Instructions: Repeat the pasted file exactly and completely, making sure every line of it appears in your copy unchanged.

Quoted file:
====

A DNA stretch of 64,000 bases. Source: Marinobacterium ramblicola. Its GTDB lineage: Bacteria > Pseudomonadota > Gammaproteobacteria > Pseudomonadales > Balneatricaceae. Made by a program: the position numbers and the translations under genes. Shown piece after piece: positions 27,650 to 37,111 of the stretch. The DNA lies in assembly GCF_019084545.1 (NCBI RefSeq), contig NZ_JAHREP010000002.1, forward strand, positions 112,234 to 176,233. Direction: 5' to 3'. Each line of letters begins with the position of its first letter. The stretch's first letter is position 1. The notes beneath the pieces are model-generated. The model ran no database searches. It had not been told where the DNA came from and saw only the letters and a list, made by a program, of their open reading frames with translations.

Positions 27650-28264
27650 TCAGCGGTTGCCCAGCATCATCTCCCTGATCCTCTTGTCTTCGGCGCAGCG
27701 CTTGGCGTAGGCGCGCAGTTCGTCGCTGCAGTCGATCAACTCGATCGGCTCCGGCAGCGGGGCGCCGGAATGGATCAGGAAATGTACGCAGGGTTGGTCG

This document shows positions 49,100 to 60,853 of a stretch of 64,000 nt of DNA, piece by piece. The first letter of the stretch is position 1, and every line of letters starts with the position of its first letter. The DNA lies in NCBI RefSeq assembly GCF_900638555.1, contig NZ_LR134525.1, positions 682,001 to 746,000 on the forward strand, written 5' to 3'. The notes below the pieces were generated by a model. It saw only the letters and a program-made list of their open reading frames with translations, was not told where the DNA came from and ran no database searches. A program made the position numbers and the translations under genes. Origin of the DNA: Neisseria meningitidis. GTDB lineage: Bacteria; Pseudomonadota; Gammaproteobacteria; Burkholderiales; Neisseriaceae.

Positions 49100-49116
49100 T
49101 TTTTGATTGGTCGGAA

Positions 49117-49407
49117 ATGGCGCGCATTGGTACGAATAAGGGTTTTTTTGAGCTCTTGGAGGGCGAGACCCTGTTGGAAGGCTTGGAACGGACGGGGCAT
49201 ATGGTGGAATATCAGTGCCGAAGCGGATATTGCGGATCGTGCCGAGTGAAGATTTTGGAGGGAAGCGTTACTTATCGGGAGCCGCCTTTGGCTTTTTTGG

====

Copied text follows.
A DNA stretch of 64,000 bases. Source: Marinobacterium ramblicola. Its GTDB lineage: Bacteria > Pseudomonadota > Gammaproteobacteria > Pseudomonadales > Balneatricaceae. Made by a program: the position numbers and the translations under genes. Shown piece after piece: positions 27,650 to 37,111 of the stretch. The DNA lies in assembly GCF_019084545.1 (NCBI RefSeq), contig NZ_JAHREP010000002.1, forward strand, positions 112,234 to 176,233. Direction: 5' to 3'. Each line of letters begins with the position of its first letter. The stretch's first letter is position 1. The notes beneath the pieces are model-generated. The model ran no database searches. It had not been told where the DNA came from and saw only the letters and a list, made by a program, of their open reading frames with translations.

Positions 27650-28264
27650 TCAGCGGTTGCCCAGCATCATCTCCCTGATCCTCTTGTCTTCGGCGCAGCG
27701 CTTGGCGTAGGCGCGCAGTTCGTCGCTGCAGTCGATCAACTCGATCGGCTCCGGCAGCGGGGCGCCGGAATGGATCAGGAAATGTACGCAGGGTTGGTCG

This document shows positions 49,100 to 60,853 of a stretch of 64,000 nt of DNA, piece by piece. The first letter of the stretch is position 1, and every line of letters starts with the position of its first letter. The DNA lies in NCBI RefSeq assembly GCF_900638555.1, contig NZ_LR134525.1, positions 682,001 to 746,000 on the forward strand, written 5' to 3'. The notes below the pieces were generated by a model. It saw only the letters and a program-made list of their open reading frames with translations, was not told where the DNA came from and ran no database searches. A program made the position numbers and the translations under genes. Origin of the DNA: Neisseria meningitidis. GTDB lineage: Bacteria; Pseudomonadota; Gammaproteobacteria; Burkholderiales; Neisseriaceae.

Positions 49100-49116
49100 T
49101 TTTTGATTGGTCGGAA

Positions 49117-49407
49117 ATGGCGCGCATTGGTACGAATAAGGGTTTTTTTGAGCTCTTGGAGGGCGAGACCCTGTTGGAAGGCTTGGAACGGACGGGGCAT
49201 ATGGTGGAATATCAGTGCCGAAGCGGATATTGCGGATCGTGCCGAGTGAAGATTTTGGAGGGAAGCGTTACTTATCGGGAGCCGCCTTTGGCTTTTTTGG